Some of us give really good advice – whether that’s career-related or just general life-related, some advice can steer someone in the right direction at a time when they desperately need it. But is that advice or that conversation with someone valuable enough to be worth some actual money? Would you pay someone just to have a few minutes of their time? With services like Celly Cents, your time (more specifically the words you share in that time) become a commodity.
Celly Cents is a cloud-based phone billing platform that can be used by individual experts and professionals to bill for phone calls, as well as text messages. Unlike similar solutions currently available on the market, Celly Cents’ cloud-based system (as opposed to the more traditional use of telecommunications) allows users to access its services from anywhere at any time.
“Time is the most important thing we have as humans, so why not put a price on the time [we spend] on the phone? Not only for the obvious professional [such as attorneys or accountants], but any individual.”
Avion Gordon founded Celly Cents with the idea that some people out there have important information that others would pay money to hear. Certainly, the kind of service that Celly Cents is offering isn’t new when we think about all of the different services for which we’re already getting charged per minute – from technical support and various company operators offering advice, to the more unremarkable things like psychic lines or *cough* adult chat lines. Celly Cents, however, is purporting that literally anyone out there with a solid knowledge base, that could prove valuable to someone or a group of people, should be using the service to make the most of their time.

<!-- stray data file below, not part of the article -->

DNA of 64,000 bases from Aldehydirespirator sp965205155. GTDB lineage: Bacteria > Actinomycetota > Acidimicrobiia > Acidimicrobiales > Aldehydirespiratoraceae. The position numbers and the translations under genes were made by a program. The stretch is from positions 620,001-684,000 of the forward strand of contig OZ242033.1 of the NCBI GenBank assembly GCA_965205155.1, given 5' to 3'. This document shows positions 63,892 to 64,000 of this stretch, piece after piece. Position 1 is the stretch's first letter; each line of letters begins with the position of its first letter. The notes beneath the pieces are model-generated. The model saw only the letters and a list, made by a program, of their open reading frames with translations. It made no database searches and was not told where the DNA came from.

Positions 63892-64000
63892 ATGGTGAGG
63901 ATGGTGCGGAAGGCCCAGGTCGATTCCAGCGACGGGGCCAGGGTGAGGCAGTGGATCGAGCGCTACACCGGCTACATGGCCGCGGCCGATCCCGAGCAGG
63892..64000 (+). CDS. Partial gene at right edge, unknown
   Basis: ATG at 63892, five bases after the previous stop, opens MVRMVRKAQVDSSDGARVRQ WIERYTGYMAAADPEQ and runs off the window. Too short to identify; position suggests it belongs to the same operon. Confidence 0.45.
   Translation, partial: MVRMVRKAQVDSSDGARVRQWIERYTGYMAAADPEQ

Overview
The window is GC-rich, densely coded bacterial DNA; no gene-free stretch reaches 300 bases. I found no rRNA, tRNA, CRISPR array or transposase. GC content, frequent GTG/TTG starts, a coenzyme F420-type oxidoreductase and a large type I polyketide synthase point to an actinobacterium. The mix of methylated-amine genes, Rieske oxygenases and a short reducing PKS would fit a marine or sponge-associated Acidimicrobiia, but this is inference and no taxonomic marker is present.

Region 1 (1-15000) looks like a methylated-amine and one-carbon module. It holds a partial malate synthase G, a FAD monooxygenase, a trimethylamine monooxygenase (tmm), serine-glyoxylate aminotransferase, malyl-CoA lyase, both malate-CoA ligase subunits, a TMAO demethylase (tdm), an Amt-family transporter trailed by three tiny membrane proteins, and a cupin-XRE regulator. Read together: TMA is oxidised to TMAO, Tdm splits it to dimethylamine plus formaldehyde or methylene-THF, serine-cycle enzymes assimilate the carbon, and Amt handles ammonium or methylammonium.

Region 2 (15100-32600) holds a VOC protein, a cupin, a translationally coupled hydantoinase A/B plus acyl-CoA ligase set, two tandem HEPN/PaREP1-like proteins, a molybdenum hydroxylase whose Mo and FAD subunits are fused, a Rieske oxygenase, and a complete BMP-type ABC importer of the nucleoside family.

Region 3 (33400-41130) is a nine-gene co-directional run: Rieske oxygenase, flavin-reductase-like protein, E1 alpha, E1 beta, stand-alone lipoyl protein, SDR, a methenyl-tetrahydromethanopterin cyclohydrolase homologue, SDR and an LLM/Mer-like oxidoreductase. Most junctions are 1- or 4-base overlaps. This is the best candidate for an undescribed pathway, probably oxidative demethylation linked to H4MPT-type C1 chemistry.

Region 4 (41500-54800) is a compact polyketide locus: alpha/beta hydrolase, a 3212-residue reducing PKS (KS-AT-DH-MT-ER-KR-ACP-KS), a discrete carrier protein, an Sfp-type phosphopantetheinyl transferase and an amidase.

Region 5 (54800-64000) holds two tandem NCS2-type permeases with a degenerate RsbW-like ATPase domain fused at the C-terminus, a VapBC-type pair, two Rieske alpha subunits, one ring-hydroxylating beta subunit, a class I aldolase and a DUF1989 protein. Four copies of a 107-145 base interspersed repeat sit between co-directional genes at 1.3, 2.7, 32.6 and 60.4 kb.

Just think about the possibilities of this. Independent consultants can use Celly Cents to charge their clients more efficiently. Therapists can easily set up a way for them to charge patients outside of sessions. More importantly, though, renowned experts and professionals in any field can use Celly Cents as a way to offer their advice to anyone – for a price. I think the best example to equate this to is Quora’s credit system. People can ask certain field experts – who are Quora users – to answer one of their questions, but they must pay them a certain number of Quora credits in order for that particular expert to answer a question.
So, this makes Celly Cents great for two reasons: 1) it gives experts an opportunity to monetize their time, and 2) it gives regular people access to experts and professionals that may otherwise not be accessible in any other situation. The demand for this sort of thing has always kind of been there, but it’s really only now that it’s been made possible.